Coal is the most carbon intensive fossil fuel and so is normally the focus of climate change concern. Yet, oil is America's biggest source of carbon pollution.
By itself, oil accounts for 42% of America's energy related carbon emissions, while coal is responsible for 32%. America's economy and way of life is much more dependent on oil and coal, unlike China which gets an incredible 70% of its total energy from coal.
Indeed, burning oil is responsible for 2.25 billion tons of the America's 5.29 billion tons of carbon pollution.
http://www.eia.gov/totalenergy/data/monthly/pdf/sec12_3.pdf. By comparison, coal burning emitted 1.66 billion tons of carbon during 2012.
Though both carbon pollution from coal and oil in the USA have been declining in recent years, the declines in carbon pollution from coal have been much bigger and faster. As a result of the bigger declines in coal's carbon pollution, the spread in carbon pollution totals of coal and oil has been growing. For many years, oil would account for 300 million to 400 million more tons of carbon pollution per year than coal. By last year, oil, however, accounted for 600 million more tons of carbon emissions.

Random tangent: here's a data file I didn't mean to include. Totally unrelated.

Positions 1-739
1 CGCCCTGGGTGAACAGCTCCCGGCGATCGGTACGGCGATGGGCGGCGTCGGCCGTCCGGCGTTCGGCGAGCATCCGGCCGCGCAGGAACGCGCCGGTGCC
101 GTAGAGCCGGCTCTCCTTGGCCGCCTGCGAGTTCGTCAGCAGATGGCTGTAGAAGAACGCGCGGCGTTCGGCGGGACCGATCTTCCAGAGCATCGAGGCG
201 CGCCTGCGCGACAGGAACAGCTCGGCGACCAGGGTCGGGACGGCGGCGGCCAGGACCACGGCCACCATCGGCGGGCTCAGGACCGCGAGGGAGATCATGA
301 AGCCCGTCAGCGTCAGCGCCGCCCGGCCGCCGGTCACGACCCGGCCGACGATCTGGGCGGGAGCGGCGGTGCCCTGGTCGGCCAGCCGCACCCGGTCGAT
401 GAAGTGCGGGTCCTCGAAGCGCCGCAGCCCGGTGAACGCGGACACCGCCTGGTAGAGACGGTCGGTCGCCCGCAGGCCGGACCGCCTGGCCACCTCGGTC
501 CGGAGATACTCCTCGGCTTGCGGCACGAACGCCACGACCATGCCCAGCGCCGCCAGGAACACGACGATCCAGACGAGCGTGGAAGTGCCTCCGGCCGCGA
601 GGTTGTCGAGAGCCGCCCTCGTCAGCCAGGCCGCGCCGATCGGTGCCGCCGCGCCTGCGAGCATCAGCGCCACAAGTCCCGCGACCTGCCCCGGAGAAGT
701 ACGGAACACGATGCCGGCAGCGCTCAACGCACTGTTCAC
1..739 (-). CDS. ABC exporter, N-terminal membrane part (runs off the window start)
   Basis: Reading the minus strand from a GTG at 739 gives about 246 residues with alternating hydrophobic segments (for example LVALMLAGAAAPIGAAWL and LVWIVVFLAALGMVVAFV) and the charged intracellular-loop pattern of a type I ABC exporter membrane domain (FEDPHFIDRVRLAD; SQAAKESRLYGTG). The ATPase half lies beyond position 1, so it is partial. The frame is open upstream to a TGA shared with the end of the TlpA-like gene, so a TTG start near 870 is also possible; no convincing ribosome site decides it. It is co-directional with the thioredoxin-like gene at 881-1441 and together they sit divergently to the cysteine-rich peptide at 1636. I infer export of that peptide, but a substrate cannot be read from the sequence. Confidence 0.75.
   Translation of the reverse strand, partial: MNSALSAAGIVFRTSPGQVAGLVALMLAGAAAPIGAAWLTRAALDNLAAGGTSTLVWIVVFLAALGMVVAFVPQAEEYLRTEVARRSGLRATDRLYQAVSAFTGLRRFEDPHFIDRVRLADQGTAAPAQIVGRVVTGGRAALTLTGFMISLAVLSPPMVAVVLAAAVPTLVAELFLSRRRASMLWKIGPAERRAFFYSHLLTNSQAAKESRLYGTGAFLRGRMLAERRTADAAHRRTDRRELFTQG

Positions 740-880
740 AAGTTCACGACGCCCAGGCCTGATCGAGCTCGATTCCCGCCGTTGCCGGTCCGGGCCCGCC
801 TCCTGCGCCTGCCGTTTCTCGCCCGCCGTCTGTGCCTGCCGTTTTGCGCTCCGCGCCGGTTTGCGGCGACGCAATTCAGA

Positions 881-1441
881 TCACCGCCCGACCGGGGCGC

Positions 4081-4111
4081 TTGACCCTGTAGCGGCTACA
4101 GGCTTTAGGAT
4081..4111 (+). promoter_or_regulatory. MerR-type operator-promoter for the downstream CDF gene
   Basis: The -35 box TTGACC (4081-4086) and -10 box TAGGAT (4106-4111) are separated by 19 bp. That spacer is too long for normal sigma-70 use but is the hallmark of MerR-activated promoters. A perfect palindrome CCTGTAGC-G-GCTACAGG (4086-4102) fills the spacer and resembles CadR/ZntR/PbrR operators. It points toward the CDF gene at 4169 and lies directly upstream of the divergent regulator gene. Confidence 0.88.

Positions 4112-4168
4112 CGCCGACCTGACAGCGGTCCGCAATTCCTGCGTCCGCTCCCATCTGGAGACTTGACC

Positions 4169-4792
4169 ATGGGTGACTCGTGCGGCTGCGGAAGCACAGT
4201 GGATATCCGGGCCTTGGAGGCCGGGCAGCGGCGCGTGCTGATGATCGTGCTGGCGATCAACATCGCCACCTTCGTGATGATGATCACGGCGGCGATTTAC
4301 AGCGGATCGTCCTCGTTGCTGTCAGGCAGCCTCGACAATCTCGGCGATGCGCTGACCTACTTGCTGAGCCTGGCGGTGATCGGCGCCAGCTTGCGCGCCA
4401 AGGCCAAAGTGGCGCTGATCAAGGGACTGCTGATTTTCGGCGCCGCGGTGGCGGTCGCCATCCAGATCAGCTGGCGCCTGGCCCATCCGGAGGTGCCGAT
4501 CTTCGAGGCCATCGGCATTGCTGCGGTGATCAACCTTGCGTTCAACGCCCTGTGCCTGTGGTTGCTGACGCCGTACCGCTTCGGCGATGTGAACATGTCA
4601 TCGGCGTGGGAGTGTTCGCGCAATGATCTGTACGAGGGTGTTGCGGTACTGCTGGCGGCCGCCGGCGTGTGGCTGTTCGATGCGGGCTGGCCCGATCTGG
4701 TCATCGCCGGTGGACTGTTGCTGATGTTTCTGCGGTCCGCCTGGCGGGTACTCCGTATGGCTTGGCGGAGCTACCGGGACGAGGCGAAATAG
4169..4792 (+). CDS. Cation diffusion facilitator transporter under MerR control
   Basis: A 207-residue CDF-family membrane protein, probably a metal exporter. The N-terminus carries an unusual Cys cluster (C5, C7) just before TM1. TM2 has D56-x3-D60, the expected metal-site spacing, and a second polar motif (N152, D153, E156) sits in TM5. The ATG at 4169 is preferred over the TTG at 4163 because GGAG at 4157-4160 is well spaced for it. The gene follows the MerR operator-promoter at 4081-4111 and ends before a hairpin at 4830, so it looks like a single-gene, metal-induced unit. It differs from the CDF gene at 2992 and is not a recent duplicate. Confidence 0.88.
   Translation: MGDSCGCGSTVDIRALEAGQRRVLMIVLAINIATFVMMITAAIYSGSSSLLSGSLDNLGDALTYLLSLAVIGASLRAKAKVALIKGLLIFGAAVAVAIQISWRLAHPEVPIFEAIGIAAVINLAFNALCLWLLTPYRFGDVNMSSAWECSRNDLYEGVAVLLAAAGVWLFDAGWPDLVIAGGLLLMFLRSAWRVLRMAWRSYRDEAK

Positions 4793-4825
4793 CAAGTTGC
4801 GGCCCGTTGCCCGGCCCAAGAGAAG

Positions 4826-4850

Natural gas explains why coal emissions dropped more rapidly than oil's during 2012. At this point, natural gas is a powerful competitor to coal for power generation but a weak competitor to oil for transportation market share. Gas is displacing oil in heating and industrial uses, but its gains in transportation barely move the needle on oil demand.
Until either gas, electricity or biofuels become powerful substitutes for oil in transportation, oil will remain America's largest source of carbon emissions.